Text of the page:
Disclaimer: I still don't know what I'm doing so don't try to replicate what I have in my images!
So I finally hooked up my (now old!) raspberry to my breadboard. It was more involved than expected since once I sat down to start doing some experiments, it turned out that my raspberry breakout cable required soldering at 80 contact points. Luckily my last soldering side trip left me well prepared. I actually finished it quite fast. Or time went fast. Anyway it felt fast and that is the important part!
When I had the soldering iron up and running I also tried making a cable for my SNES project but I quickly realized that soldering wires requires some sort of mount so I'll get one before I'll continue that. Three hands would also help!
Anyway I started with the hello world of Raspberry-breadboard-interaction. One LED that I could control from python:
Quite satisfactory! I realize something about Ohm's law here too. I used to think that the resistor needed to limit the current would be different if I used one of the data pins or one of the +3.3/+5.0 pins. Turns out that the current drawn from the pin will be the same, independent of that pins ability to give out current. If resistance and voltage is known (say 330ohm and 3.3V as in my example) the current is given by Ohm's law directly, independent of the type of data pin used. While there is more “juice” in the +3.3V pin, it behaves as the data pins. It just doesn't break when you draw more!
To make things interesting I then experimented with a “counter”. I hook it up the ground and +3.3V on the raspberry. One data pin is connected to the CLOCK of the counter. Every time it goes from 0 to 1 the counter increases its' number. I hooked up the +3.3V to quite a lot of input pins of the counter that I just want to keep at 1. I'm not sure if I should add resistors to avoid short circuit... The counter shows the binary code of the current number on four of it's pins, and then once it overflows it shows a 1 on the carry pin. I hooked it up using a LED for each output pin (1,2,4,8,carry) to a visual debugging aid. I love those!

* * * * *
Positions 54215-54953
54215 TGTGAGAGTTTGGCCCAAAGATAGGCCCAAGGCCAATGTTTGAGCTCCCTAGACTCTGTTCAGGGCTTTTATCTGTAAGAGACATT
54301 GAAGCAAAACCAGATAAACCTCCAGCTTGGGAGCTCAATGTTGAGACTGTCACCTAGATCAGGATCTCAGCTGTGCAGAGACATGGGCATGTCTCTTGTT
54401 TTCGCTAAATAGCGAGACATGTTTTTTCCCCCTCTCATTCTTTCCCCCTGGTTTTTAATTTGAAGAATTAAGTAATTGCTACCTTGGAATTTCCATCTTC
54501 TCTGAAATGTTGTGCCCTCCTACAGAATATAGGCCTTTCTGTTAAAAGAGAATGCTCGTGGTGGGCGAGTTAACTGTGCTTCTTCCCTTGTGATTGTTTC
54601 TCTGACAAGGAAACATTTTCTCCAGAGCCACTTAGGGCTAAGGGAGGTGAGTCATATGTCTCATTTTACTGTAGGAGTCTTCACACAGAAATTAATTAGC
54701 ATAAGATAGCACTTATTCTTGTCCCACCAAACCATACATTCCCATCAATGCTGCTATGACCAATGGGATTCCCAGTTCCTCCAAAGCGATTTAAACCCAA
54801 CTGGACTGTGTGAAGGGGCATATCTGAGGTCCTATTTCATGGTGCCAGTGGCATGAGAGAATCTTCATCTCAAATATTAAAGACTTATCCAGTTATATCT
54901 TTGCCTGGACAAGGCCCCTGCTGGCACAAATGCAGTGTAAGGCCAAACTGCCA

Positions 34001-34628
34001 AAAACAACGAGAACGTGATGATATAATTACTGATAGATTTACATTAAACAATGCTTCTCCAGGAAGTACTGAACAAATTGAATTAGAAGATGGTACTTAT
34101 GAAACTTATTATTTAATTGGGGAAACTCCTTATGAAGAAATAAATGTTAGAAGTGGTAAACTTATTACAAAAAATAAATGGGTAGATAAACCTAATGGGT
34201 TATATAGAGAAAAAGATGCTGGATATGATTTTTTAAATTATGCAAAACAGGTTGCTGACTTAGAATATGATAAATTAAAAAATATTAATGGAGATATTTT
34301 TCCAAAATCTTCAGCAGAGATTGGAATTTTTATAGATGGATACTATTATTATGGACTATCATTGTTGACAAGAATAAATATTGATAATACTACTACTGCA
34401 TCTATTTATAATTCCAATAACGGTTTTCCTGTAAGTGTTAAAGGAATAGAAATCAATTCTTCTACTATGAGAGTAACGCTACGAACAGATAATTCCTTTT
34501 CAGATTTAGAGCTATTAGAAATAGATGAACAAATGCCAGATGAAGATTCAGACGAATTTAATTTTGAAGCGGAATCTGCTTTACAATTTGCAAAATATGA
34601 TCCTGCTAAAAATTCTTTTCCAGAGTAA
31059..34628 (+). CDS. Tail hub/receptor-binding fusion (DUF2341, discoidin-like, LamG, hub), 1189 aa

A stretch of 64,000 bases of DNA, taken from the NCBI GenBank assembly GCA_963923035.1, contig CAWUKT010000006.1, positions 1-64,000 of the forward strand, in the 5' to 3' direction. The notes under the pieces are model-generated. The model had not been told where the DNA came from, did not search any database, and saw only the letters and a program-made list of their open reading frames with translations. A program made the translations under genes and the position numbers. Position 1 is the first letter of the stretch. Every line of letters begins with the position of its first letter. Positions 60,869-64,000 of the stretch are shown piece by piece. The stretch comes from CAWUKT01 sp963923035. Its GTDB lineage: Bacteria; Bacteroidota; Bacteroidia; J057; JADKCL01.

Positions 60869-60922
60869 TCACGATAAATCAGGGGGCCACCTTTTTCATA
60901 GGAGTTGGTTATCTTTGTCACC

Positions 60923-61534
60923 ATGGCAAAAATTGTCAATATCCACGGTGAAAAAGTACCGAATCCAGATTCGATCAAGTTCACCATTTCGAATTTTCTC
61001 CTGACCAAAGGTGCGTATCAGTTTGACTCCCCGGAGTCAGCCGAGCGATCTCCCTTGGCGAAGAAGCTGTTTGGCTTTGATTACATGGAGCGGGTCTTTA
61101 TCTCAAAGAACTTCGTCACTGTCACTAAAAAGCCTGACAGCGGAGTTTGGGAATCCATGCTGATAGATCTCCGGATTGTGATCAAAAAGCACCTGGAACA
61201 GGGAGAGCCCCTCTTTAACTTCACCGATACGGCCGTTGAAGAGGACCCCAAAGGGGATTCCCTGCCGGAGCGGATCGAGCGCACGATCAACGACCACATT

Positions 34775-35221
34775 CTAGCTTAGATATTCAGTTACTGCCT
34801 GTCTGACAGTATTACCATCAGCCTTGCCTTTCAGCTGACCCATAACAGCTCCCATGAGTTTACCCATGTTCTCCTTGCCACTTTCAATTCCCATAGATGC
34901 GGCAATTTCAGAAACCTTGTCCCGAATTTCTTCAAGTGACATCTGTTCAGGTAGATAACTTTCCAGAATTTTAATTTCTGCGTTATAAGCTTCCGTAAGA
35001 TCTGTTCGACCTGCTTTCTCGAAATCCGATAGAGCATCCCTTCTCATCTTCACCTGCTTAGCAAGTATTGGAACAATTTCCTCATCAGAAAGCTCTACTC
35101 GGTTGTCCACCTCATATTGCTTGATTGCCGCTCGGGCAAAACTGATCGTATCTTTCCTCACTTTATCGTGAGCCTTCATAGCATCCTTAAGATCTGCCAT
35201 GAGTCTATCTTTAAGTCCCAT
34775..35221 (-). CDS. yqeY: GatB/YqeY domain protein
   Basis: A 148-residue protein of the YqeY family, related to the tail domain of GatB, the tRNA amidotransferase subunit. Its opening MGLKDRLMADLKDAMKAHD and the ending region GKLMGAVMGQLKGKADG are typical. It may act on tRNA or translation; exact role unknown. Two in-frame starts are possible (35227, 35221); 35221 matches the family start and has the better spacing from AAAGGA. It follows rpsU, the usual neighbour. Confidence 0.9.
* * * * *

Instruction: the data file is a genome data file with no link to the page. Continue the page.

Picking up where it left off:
I then hooked up two of these in series. By connecting the CARRY from the first counter into the CLOCK of the second counter they work together.
And from another angle:
When I say work together I mean almost work together. I think that the second counter is activated one cycle too early. I have to figure out a way to delay the usage of the CARRY.
So why the counters? Well my current project is to extract ROM's from SNES cartridges. With 24 pins representing the adress to access I need a way to multiple the pins on the raspberry. But since I only intend to increase the binary number by one to get to the next byte I might as well use counters! Only one data pin required on the raspberry. With 24/4=6 counters I can generate 24-bits addresses.
So what do I think of the breadboard? Well it seems that some of my components are not really built for it. The resitors have too long legs, I really need to cut them. The counters are fragile and it is easy to damage them when taking them out of the breadboard. Perhaps there is a trick; I think they need to be lifted straight up. Working with soft cables is very nice for longer connections, but the hard cables makes it easier to look at the circuit and say what is going on.
When working with IC it would be nice to have a larger breadboard. If I plug in an IC like the counter it eats up 8 rows. If you look at how I had to with my LED's, I rather be able to do that sideways, straight out from the IC pin. Now I have to move them away vertically to get some room to work!
But in all it is has been really fun and I'm pleasantly surprised that I didn't kill my raspberry. Super happy that the counters worked on the first try!